[R-meta] Transformation for ICC as outcome?
Viechtbauer, Wolfgang (NP)
wo||g@ng@v|echtb@uer @end|ng |rom m@@@tr|chtun|ver@|ty@n|
Fri Jun 10 15:16:56 CEST 2022
The r-to-z transformation for ICC(1) values involves n. So the parameter that is estimated by a transformed value is:
1/2 * ln((1 + (n_i-1) * rho_i) / (1 - rho_i)),
where rho_i is the true ICC in the ith study. When the n_i values differ across studies, the r-to-z transformed values are estimating different parameters (even if rho_i is constant across studies) and therefore are inherently heterogeneous. Adding n_i (and n_i^2, n_i^3, ...) as predictors can be used to account for this to some extent.
In contrast, this is not an issue for the r-to-z transformation for plain-old Pearson product-moment correlations, which is:
1/2 * ln((1 + r_i) / (1 - r_i)),
since this estimates
1/2 * ln((1 + rho_i) / (1 - rho_i)),
so if the rho_i values are homogeneous across studies, so are the transformed parameters.
Best,
Wolfgang
>-----Original Message-----
>From: Andrew McAleavey [mailto:andrew.mcaleavey using gmail.com]
>Sent: Friday, 10 June, 2022 14:42
>To: Viechtbauer, Wolfgang (NP)
>Cc: r-sig-meta-analysis using r-project.org
>Subject: Re: [R-meta] Transformation for ICC as outcome?
>
>Thank you for the fast response!
>
>Your guesses about my meaning seem very accurate, so I think I could use your
>suggestion for a quick re-analysis of existing studies, though you highlight a
>number of issues that make interpretation of these values very hard. Indeed,
>sample sizes vary widely in these studies (not to mention many other substantive
>variables), so a more complete accounting for the sources of variability would
>really be necessary to fully understand this I guess.
>
>I wonder what exactly you mean by "the yi values inherently estimate different
>parameters when n differs across studies," though. I have seen estimates from
>education where smaller group sizes tend to produce smaller ICC values, but is
>this what you mean? Is there some other effect to consider?
>
>Thanks again, this is very helpful to see.
>
>Andrew
>
>On Fri, Jun 10, 2022 at 12:56 PM Viechtbauer, Wolfgang (NP)
><wolfgang.viechtbauer using maastrichtuniversity.nl> wrote:
>Dear Andrew,
>
>We did a meta-analysis of ICC(1) values here:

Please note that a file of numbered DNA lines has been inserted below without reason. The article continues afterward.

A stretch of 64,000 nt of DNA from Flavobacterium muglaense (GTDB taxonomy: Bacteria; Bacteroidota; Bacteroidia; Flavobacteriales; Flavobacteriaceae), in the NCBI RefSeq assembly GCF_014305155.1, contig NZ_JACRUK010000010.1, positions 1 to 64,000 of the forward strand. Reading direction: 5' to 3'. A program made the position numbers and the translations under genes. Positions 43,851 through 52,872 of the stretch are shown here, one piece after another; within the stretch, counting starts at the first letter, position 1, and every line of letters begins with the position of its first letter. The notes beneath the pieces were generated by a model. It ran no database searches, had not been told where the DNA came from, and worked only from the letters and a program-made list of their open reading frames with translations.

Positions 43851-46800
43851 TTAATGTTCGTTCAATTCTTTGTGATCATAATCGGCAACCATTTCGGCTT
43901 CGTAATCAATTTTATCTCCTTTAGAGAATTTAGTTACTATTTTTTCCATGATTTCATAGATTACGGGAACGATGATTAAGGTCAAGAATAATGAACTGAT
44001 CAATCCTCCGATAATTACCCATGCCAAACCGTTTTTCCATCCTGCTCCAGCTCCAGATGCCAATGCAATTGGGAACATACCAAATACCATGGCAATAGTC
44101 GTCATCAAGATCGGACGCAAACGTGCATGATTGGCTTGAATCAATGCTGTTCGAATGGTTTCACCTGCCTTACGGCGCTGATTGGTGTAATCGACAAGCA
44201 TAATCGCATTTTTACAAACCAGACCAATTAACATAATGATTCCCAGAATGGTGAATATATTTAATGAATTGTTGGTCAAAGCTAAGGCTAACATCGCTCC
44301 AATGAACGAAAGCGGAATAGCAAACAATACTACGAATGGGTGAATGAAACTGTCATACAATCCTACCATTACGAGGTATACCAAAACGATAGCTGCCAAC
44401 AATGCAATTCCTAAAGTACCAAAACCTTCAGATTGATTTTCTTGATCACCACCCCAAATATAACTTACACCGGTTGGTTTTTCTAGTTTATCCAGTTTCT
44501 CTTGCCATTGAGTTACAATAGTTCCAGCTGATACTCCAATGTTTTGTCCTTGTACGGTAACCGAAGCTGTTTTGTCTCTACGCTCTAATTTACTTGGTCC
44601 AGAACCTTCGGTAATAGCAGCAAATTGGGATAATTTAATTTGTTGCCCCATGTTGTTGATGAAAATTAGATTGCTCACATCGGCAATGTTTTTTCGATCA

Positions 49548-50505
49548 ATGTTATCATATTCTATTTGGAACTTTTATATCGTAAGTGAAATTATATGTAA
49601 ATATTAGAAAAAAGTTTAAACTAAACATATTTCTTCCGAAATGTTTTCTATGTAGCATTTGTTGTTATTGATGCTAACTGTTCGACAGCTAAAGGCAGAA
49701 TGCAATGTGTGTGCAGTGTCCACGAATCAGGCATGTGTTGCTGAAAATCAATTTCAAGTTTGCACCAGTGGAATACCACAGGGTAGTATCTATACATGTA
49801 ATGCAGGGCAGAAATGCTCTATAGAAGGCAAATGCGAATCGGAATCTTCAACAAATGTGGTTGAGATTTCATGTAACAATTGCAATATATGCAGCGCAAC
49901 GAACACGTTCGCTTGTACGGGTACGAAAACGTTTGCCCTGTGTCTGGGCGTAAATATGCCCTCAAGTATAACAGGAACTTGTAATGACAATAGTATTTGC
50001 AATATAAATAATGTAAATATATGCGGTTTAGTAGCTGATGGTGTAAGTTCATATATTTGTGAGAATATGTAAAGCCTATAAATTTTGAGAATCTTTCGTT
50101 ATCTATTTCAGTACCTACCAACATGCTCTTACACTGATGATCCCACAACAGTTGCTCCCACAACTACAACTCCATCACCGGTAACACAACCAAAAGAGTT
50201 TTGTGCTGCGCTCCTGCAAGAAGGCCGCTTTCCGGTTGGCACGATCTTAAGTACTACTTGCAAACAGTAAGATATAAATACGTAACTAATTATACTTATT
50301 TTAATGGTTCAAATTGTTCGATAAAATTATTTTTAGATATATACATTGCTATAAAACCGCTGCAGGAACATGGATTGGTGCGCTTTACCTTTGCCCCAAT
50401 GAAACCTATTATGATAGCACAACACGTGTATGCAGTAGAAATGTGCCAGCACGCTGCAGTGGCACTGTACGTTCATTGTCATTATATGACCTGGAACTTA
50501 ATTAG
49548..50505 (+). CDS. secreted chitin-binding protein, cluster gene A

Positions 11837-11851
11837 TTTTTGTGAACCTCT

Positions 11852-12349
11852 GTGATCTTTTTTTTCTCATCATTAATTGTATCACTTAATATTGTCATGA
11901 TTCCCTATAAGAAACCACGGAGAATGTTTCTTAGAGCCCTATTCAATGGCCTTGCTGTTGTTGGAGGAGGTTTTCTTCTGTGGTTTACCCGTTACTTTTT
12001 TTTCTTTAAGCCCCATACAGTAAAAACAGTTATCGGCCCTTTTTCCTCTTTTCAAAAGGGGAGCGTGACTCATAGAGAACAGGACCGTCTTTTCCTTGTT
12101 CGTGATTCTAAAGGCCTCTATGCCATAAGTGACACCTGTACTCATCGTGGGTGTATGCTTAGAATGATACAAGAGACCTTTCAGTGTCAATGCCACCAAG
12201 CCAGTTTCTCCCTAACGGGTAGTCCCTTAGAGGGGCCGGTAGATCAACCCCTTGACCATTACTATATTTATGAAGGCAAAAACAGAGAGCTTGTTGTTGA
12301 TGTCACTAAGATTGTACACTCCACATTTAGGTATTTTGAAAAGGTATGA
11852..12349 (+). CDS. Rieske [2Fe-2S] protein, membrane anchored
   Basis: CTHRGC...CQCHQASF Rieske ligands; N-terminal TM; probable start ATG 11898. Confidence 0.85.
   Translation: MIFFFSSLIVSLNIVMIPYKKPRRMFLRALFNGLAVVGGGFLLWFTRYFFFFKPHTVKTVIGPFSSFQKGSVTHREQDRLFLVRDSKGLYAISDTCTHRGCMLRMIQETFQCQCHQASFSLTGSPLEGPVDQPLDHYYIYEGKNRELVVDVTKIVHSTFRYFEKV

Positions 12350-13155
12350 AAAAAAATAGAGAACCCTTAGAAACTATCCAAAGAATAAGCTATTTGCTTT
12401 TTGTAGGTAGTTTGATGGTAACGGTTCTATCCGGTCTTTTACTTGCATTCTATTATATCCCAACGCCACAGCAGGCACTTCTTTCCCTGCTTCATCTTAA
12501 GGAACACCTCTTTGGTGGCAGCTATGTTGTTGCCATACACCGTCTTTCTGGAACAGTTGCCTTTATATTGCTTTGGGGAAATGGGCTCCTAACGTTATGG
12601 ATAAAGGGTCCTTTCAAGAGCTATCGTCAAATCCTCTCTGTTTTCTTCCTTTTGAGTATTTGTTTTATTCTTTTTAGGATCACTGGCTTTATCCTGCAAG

>
>Nicolaï, S. P. A., Viechtbauer, W., Kruidenier, L. M., Candel, M. J. J. M.,
>Prins, M. H. & Teijink, J. A. W. (2009). Reliability of treadmill testing in
>peripheral arterial disease: A meta-regression analysis. Journal of Vascular
>Surgery, 50(2), 322-329. https://doi.org/10.1016/j.jvs.2009.01.042
>
>For ICC(1) values, there is a version of Fisher's r-to-z transformation that is
>directly applicable.
>
>However, note that there are many types of ICCs. An often given reference here
>is:
>
>McGraw, K. O. & Wong, S. P. (1996). Forming inferences about some intraclass
>correlation coefficients. Psychological Methods, 1(1), 30-46.
>https://doi.org/10.1037/1082-989x.1.1.30
>
>It seems like you are dealing with ICCs that come from a multilevel model of the
>form:
>
>lme(y ~ 1, random = ~ 1 | group)
>
>and then computing ICC = var(group) / (var(group) + var(error)).
>
>This is identical to the ICC(1) discussed above as long as var(group) > 0 and as
>long as the groups are all of equal size. So in that case, the r-to-z
>transformation for ICC(1) values is equally applicable. If group sizes differ,
>then this equivalence breaks down, but one can think of the ICC above as a sort
>of average ICC(1) (in McGraw & Wong, 1996, the k in the equation for the ICC(1)
>on page 35 is the number of subjects per group and if this differs, then we could
>plug in the average group size and end up with something that will typically be
>quite similar to the ICC above).
>
>So, this is what I would go with in this scenario. So, using
>
>yi = 1/2 * ln((1 + (n-1) * ICC) / (1 - ICC))